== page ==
A University of Chicago instructor is postponing a class titled ‘The Whiteness Problem’ after a student launched an online campaign to cancel it, sparking a wave of online harassment and death threats.
Rebecca Journey, a teacher with a doctorate in anthropology from the university, said her class analyzes whiteness as a social construct and rejected “dishonest” claims that it stokes “anti-white hatred”. She pushes class back to the spring term to give university officials time to come up with a safety plan for her and her students.
“The class is absolutely not about ‘the white people problem,'” Journey said. “The class approaches whiteness as a problem in the philosophical sense of an open question… [with] whiteness as an object of critical inquiry.
Her inbox was inundated with racist, misogynistic and anti-Semitic attacks and threats after she was accused of “anti-white” racism in a Twitter thread earlier this month. The post was widely shared by right-wing media, echoing the nationwide disinformation campaign against critical race theory.
“I want to emphasize that these attacks are a direct result of this student’s targeted cyberbullying campaign,” Journey said. “It was a malicious attack not only on me as a teacher, but on anti-racist pedagogy more broadly.”
Sophomore Daniel Schmidt posted about the course on Twitter earlier this month, along with a screenshot of Journey’s biography and college email. He previously worked as a columnist for the university’s student newspaper, The Chicago Maroon, and was reportedly fired for harassing another writer.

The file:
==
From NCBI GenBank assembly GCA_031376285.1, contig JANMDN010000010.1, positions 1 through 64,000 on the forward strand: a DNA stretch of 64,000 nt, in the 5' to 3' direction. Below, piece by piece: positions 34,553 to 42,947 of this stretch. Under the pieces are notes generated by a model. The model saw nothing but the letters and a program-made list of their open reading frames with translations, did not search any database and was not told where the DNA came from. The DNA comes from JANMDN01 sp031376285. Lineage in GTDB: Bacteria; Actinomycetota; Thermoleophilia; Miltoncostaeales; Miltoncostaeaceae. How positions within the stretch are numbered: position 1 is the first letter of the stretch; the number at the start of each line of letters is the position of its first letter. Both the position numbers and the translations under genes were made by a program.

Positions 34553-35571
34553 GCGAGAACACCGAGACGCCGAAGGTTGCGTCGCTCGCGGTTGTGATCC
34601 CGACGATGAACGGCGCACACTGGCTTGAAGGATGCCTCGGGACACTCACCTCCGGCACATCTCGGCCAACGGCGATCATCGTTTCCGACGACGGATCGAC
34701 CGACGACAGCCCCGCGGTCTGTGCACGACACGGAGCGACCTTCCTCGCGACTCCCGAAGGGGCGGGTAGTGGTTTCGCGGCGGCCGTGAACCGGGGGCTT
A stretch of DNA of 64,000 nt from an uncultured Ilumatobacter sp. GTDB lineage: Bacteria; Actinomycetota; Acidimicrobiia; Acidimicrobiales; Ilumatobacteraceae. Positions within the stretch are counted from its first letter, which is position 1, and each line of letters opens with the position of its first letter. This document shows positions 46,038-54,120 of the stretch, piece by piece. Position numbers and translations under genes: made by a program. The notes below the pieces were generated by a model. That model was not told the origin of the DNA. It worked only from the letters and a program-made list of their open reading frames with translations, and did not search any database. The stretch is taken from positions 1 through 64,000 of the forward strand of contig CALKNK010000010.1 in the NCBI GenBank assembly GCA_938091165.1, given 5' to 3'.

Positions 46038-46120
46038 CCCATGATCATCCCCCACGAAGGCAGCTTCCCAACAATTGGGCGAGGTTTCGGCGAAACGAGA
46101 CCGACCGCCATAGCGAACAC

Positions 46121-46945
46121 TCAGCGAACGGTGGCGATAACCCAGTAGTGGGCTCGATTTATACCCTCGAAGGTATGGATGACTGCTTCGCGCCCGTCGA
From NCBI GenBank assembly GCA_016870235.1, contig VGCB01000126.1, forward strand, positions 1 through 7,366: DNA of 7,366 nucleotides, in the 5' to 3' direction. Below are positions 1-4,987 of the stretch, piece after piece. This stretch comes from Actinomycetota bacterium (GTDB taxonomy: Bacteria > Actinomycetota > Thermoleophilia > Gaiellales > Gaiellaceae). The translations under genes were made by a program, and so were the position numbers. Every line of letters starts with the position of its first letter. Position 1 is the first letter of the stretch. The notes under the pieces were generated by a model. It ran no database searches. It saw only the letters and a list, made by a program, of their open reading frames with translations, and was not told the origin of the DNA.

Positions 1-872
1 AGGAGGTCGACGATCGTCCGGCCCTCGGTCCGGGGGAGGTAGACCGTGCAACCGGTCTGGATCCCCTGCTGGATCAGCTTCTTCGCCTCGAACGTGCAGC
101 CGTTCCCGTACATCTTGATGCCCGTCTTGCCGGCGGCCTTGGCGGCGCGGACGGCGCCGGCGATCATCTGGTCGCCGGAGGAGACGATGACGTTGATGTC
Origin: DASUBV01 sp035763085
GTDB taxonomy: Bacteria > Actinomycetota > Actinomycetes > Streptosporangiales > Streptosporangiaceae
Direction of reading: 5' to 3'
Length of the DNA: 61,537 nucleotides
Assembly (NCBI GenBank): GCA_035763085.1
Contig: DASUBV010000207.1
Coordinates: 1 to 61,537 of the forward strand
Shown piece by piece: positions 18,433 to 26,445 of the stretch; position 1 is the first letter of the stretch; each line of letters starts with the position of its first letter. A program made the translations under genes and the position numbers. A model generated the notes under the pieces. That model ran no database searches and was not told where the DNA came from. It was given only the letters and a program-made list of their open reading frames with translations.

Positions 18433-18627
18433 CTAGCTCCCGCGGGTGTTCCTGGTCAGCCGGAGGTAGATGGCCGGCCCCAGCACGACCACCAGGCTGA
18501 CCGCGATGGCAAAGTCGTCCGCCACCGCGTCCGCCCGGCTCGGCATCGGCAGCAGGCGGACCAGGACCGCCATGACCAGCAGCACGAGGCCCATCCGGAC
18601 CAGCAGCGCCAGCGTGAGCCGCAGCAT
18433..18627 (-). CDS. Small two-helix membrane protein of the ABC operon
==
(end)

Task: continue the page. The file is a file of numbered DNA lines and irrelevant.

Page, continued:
Journey said she had never met Schmidt, adding that she believed he had “deliberately twisted” her course description to stoke grievances from white people on social media. She said she was grateful for the university’s support, but wanted the school to publicly condemn the student’s actions.
In a statement, Amanda Woodward, dean of the University of Chicago’s Division of Social Sciences, supported the course, citing the school’s commitment to free speech.
“A crucial aspect of academic freedom is the ability of instructors to design courses and programs, including those that promote debate and may lead to disagreement,” Woodward wrote.
“While differences of opinion about course material may arise, the University does not cancel classes because of such differences, and the University upholds the freedom of instructors to teach any course that has been developed by through our faculty-led curricular processes, including courses that may be controversial.
Journey said she plans to teach “The Whiteness Problem” under the same title and description.
“I’m absolutely going ahead with the class as planned,” she said. “We cannot let cyberterrorists win.”
Nereida Moreno covers education for WBEZ.